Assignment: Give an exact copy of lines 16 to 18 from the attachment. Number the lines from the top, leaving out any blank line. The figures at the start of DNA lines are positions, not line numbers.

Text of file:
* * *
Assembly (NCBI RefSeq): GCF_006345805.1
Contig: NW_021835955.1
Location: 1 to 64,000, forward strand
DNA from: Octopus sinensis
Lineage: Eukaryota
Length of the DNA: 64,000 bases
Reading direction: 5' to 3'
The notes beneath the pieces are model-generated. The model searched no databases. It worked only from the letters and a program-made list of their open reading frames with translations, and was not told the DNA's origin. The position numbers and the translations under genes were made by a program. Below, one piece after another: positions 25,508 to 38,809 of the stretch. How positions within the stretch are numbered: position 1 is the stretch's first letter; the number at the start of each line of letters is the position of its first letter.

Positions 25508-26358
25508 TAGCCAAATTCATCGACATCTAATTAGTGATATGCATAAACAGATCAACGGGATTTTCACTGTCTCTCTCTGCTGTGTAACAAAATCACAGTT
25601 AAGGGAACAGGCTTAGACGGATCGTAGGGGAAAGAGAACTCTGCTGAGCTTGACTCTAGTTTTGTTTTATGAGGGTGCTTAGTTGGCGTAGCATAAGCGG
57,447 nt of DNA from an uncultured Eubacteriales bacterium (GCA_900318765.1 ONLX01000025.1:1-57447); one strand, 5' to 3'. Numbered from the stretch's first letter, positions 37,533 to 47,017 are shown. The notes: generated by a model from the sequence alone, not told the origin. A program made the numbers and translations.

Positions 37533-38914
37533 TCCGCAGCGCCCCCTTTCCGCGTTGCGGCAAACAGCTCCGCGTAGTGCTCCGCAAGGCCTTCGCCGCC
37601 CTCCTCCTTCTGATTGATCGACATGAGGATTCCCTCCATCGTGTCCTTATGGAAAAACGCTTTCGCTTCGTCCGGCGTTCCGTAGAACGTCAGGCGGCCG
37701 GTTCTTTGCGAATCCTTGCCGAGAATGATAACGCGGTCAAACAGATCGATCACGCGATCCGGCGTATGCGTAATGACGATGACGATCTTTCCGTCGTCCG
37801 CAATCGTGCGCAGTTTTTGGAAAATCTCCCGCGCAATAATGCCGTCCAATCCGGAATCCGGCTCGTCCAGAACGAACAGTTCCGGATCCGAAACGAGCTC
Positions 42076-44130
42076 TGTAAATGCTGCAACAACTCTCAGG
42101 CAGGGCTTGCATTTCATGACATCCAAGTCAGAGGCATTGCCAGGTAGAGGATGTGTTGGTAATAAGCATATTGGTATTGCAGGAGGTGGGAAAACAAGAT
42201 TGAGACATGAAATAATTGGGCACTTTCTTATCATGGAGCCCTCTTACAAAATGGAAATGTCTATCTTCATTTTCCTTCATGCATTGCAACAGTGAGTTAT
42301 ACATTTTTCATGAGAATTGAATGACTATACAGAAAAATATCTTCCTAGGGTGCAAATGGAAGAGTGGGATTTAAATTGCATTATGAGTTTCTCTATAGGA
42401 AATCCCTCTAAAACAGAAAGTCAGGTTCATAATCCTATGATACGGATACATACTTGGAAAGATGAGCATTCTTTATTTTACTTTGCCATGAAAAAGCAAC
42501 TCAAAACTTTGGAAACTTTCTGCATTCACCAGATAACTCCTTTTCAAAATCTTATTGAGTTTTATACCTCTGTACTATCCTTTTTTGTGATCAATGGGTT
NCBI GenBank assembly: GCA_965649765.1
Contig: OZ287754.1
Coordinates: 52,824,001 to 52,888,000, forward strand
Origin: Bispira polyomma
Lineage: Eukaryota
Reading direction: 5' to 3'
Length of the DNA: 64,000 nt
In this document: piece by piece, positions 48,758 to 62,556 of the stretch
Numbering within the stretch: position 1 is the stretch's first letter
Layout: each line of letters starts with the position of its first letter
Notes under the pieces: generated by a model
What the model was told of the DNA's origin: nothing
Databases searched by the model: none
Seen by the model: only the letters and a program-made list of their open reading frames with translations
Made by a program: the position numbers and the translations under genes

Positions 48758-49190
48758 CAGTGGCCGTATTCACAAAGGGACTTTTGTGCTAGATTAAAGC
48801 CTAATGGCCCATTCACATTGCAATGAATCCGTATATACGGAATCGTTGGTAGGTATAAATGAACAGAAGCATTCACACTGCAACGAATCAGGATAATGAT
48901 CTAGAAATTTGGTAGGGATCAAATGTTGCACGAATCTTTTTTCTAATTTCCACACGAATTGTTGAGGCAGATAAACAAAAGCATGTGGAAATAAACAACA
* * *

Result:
37701 GTTCTTTGCGAATCCTTGCCGAGAATGATAACGCGGTCAAACAGATCGATCACGCGATCCGGCGTATGCGTAATGACGATGACGATCTTTCCGTCGTCCG
37801 CAATCGTGCGCAGTTTTTGGAAAATCTCCCGCGCAATAATGCCGTCCAATCCGGAATCCGGCTCGTCCAGAACGAACAGTTCCGGATCCGAAACGAGCTC
Positions 42076-44130